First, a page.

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Posted on July 17, 2015 by in Data Breach & Technology, Identity & Privacy, Personal

A few years ago, I had to admit a brutal truth about my grandfather: While he is more technologically savvy than many of his peers, he isn’t always great about following the digital security rules that everyone should follow when surfing the web.

Although I love him dearly, my grandfather sometimes clicks on links he shouldn’t and browses through sensitive information while on public Wi-Fi. And on more than one occasion I’ve had to work with him to adjust his password to something other than “mypassword1.”

So, to provide some measure of protection, I got him a MacBook. After all, Apple’s computers are known for having extra measures of prevention compared to Windows-based PCs. Thanks to Apple’s OS X security, even the operating system seemed stronger.

It appeared to be an easy choice. But recent news has started to give me cause for concern, and it should be top-of-mind for other MacBook users, too.

Mac Attack

In the early days of personal computing, most hackers targeted Windows systems. The reason? Apple had such a tiny share of the market, it didn’t seem worth crafting code to find OS X security flaws.

But with so many people now using Macs, criminals are seeing an opportunity to exploit vulnerabilities. That’s leading to MacBook virus concerns and a growing number of MacBook hacks.

Here’s a look at two OS X security concerns:

  • Security firm Symantec noted that some pre-2014 Apple Mac models have a vulnerability that allows hackers to put malware into the operating system. The problem is related to the Mac’s sleep mode, used to conserve power by putting the machine into temporary hibernation. When the MacBook wakes up, it has a brief period where there’s no protection and malware can be installed. Symantec reports that this OS X security flaw can be used to remotely control a system and potentially steal user data.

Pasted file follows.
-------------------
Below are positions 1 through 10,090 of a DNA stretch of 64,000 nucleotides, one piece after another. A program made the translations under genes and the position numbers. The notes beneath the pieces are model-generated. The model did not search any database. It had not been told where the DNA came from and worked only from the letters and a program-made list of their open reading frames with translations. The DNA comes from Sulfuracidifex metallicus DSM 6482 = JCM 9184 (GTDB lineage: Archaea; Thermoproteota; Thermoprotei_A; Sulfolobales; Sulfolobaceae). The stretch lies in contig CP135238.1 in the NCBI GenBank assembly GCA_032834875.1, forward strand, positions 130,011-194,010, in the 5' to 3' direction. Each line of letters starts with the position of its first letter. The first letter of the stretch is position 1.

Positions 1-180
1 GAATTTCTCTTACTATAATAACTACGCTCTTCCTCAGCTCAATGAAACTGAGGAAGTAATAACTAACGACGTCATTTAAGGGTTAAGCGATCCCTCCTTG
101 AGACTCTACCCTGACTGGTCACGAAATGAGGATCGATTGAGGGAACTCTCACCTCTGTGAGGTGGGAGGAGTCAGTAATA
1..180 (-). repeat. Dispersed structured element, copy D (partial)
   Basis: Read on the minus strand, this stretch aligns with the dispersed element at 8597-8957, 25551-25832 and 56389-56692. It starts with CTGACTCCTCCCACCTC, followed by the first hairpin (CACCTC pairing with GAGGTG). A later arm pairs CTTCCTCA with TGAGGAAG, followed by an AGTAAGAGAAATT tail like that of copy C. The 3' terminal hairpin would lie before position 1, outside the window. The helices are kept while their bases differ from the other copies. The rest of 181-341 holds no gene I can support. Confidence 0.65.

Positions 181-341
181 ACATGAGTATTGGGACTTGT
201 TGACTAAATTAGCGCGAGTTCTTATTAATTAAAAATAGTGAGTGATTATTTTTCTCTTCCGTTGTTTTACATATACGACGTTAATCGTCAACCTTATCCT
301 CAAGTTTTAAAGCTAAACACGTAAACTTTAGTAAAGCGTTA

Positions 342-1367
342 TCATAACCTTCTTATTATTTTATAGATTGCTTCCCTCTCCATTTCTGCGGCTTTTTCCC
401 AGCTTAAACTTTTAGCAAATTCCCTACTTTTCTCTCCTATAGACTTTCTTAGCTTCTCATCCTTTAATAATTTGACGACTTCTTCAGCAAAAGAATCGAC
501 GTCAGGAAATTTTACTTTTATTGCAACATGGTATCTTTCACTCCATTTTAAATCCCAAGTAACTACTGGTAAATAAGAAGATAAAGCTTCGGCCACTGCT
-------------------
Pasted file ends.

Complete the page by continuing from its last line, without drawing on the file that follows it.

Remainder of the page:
• Researchers from Indiana University and the Georgia Institute of Technology recently found OS X security holes that could be used in a MacBook hack. The flaws allow a malicious app to steal passwords from Apple’s Keychain, which is used to store passwords. With that information, an attacker would be able to have passwords to applications like Facebook, Twitter and even banking apps.

Locking Down

Unfortunately, there’s never been a computer or operating system that’s completely secure, and the increasing number of MacBook hacks and OS X security concerns only highlight that fact. But if you’re a Mac user, you can increase protection. Here are two tips:

  • Make sure the operating system’s security features are enabled. For example, a newer function called Gatekeeper checks software that you’re trying to download to verify compliance with security protocols. That means you can accidentally click on a link designed to install malware, but Gatekeeper will block it from getting into the system.
  • Turn on the built-in firewall. Although a firewall is included on Macs as part of OS X security, it’s not automatically enabled, since some people don’t like the hassle of multiple pop-up boxes confirming security connections. But if you are concerned about MacBook hack attempts, the firewall is easy to configure.

Even with these OS X security issues and MacBook virus concerns, I still feel comfortable seeing my grandfather tap away on his MacBook. But I’m also more vigilant about ensuring his security protections are in place and updated regularly.

Now, I just have to talk to him about those passwords.

Image courtesy of Flickr user Kārlis Dambrāns.